Introduction

Microsoft Surface Touch TableI was hearing about Microsoft Surface far last few months, but did not get much information. Recently, I saw a post "PDC 2008" by Robert Levy and Brad Carpenter having a video session demonstrating the capabilities of Microsoft Session. The demonstrate the unique attributes of Microsoft Surface computing, with a dive into vision-based object recognition and core controls like ScatterView, and how the Surface SDK aligns with the multi-touch developer roadmap for Windows 7 and WPF. The software giant has built a new touch screen computer — a coffee table that will change the world. Forget the keyboard and mouse, the next generation of computer interfaces will be NUI (Natural User Interface) which uses natural motions, hand gesture and real world physical objects. The surface is capable of object recognition, object/finger orientation recognition and tracking, and is multi-touch and is multi-user. Users can interact with the machine by touching or dragging their fingertips and objects such as paintbrushes across the screen, or by placing and moving placed objects. This paradigm of interaction with computers is known as a natural user interface (NUI). Surface has been optimized to respond to 52 touches at a time.

Microsoft Surface applications can be written in Windows Presentation Foundation (WPF) and .Net language like C# or VB.Net. It is nicely integrated with Visual Studio 2008 following the same pattern of programming paradigms the .Net developers are used to. However it has custom WPF controls to allow programming for the unique interface of Surface. Developers already proficient in WPF can utilize the SDK to write Surface apps.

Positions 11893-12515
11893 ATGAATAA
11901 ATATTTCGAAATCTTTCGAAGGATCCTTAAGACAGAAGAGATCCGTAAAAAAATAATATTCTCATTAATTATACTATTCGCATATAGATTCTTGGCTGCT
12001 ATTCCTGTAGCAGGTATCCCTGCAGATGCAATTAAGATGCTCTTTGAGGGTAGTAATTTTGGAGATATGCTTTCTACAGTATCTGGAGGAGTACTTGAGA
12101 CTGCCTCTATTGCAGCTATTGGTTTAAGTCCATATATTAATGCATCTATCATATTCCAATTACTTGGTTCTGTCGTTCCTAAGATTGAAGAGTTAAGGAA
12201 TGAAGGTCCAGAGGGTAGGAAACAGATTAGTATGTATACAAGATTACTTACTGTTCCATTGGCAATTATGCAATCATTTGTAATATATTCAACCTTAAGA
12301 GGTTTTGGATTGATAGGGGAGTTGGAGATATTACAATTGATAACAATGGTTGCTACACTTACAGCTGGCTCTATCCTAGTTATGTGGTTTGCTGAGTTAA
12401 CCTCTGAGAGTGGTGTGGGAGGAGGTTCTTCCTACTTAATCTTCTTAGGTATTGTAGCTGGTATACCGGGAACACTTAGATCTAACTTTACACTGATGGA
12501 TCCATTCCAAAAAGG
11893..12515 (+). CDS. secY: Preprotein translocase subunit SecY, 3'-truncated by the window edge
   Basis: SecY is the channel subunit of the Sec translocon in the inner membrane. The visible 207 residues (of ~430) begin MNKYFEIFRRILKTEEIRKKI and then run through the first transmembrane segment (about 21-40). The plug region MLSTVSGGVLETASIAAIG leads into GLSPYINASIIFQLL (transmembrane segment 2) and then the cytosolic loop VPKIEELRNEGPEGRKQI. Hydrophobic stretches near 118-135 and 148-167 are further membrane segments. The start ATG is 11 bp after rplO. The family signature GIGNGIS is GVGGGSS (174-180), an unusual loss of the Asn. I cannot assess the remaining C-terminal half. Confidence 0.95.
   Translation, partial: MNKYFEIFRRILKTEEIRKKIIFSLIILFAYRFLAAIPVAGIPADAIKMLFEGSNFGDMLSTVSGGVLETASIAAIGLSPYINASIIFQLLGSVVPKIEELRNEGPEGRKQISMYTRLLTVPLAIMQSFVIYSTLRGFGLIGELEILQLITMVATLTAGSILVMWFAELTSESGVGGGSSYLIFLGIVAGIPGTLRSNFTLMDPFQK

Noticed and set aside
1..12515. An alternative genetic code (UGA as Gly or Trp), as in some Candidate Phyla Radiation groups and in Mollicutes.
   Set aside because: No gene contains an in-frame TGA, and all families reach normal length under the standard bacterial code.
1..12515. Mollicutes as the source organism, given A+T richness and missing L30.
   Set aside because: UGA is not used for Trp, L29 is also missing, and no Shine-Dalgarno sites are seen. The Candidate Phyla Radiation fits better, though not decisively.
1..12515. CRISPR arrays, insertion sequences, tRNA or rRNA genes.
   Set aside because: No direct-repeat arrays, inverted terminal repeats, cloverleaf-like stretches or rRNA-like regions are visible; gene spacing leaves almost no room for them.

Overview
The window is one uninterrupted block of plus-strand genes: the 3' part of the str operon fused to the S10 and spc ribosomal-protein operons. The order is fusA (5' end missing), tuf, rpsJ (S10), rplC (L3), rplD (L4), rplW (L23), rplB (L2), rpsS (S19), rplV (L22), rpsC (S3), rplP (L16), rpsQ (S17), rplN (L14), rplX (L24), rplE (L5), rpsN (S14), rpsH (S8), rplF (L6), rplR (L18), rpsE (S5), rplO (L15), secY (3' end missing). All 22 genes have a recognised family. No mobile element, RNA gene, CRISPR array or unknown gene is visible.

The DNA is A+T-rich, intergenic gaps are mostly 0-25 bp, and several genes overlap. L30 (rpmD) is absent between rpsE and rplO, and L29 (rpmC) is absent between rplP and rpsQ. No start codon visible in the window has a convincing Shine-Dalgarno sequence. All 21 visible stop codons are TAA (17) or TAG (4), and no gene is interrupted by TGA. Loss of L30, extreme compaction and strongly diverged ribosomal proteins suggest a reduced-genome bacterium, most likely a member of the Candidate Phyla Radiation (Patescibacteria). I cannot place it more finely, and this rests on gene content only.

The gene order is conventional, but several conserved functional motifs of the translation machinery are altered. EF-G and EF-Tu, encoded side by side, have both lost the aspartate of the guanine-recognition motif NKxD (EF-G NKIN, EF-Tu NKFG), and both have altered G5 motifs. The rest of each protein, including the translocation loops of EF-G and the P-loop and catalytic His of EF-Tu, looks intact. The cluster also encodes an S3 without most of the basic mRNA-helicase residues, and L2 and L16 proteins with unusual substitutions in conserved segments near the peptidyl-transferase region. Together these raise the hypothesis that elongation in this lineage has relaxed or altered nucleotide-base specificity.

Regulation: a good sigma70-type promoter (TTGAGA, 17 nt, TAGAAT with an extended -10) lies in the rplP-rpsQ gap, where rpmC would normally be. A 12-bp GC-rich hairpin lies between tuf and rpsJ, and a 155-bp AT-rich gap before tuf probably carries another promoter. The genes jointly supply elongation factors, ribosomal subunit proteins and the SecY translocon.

Object RecognitionMulti User Application

Microsoft Surface SDK 1.0

Right now, Microsoft Surface SDK is not available for public. It has been distributed only to some of the Microsoft partners. I am eagerly waiting to get my hands on the SDK once it is launched. Since, I have already worked with SilverLight and WPF, I think, it would be quite easy to pick Microsoft Surface. This is true for every developer worked on WPF and used XAML. However, there is a small catch ... Working for surface would require more creativity and unlearning the GUI which we are used to. The new interface requires us to think about the UI from entirely a new perspective ... a 360 degree multi-touch perspective.

I am sure the developers deep in love with .NET programming and having high respect for Microsoft Technologies, would be very excited after seeing the video session of PDC 2008. The features demonstrated, and the ease of programming together with seamless process of learning would make you sit up staright on your seat, open Google to find out whether you can get hold of Microsoft Surface SDK. Hmm! As you might be thinking after watching the video, whether you need the touch screen device which costs $10K-15K, to practice Microsoft Surface? The answer is No! Microsoft has a simulator for Surface which would allow you to deploy and play around with your surface code. Unfortunately, that too is not available to public right now. So you might have to wait a little more, until of course you are working for the company included in the Microsoft's Partner list, currently allowed to download and use Microsoft Surface SDK and Simulator.